Migrants in the Italian Underground Economy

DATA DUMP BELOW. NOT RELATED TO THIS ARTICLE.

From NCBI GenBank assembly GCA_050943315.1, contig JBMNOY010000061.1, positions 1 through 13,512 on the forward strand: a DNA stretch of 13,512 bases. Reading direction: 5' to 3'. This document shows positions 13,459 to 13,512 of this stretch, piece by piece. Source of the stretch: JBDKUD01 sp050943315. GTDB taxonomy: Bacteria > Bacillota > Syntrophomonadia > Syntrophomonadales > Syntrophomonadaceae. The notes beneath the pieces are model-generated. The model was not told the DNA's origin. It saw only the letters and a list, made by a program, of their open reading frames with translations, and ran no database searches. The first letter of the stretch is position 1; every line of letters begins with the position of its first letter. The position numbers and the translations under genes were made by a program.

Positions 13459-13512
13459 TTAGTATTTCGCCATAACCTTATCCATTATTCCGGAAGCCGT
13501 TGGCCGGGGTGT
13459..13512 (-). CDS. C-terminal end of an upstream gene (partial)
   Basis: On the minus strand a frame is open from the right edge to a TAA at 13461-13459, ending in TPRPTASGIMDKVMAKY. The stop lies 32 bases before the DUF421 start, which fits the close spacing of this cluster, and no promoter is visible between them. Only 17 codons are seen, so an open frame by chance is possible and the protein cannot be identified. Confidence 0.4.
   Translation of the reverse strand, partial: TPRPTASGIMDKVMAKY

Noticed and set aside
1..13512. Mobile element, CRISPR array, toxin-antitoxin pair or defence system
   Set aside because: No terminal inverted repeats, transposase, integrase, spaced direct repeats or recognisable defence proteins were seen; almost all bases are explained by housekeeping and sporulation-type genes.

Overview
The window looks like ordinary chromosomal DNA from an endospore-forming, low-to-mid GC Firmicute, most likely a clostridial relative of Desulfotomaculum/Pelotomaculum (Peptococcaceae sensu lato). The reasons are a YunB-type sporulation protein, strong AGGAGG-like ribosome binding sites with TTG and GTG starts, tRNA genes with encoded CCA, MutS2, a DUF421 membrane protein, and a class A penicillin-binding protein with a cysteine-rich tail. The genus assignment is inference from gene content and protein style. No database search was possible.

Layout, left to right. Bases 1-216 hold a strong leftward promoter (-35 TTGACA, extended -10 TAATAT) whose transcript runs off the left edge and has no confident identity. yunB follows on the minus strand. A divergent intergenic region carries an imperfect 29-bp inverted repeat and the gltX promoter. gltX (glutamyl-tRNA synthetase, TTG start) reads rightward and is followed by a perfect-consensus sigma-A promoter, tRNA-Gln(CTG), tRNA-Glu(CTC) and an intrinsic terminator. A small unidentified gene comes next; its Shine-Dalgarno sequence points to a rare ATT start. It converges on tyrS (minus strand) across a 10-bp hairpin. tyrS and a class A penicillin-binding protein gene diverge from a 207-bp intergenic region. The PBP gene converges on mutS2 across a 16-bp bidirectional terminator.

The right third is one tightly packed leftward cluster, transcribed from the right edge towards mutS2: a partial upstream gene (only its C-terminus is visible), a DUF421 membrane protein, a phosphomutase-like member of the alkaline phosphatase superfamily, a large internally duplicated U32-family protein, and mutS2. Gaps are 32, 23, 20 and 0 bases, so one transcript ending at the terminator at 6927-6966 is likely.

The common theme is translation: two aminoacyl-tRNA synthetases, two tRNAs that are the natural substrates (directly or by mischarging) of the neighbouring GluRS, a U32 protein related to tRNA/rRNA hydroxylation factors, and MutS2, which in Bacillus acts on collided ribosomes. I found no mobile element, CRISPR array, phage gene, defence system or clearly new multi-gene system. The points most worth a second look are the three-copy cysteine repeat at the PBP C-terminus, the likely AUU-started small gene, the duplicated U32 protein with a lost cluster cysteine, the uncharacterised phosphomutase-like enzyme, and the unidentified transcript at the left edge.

This paper focuses on the typical paths of migrants’ insertion in the informal economy in Italy. It begins with a review of the international debate on the informal economy and ethnic business in order to evaluate the extent to which the current descriptive and explanatory models fit the specificity of the Italian case. When applied to the Italian context they overemphasize the relationship between the informal sector – characterized mainly by self‐employment and ethnic business – and the transformation of the formal labour market due to economic changes – the crisis of the fordist way of production, global restructuring of the manufacturing sector and so on. On the contrary, the underground economy is a long‐standing characteristic in Italy. It is an overall structural element of the Italian economy and a much more complex phenomenon than in other countries. For many reasons, migrants’ insertion in the informal economy in Italy does not produce a new trend but represents an element of continuity in the economic organization and involves documented and undocumented migrants as well as many types of Italian workers. On the other hand, this paper highlights the central role of the institutional framework – immigration policies and their implementation – in the context of the formal and actual constraints which inform immigrants’ strategies of incorporation into the formal/informal labour market. The implementation of the institutional framework, by different branches of the public administration and by the judicial system, interacts with immigrants’ economic strategies and generates mobile borders between different types of informal arrangements, as well as between the informal and illegal economy. Taking into account the structural and geographical characteristics of each economic sector, the economic institutional framework, the legal framework and the decision‐making processes that produce them, it is possible to reconsider the concept of the informal economy and to re‐evaluate its role in the most important explanatory models.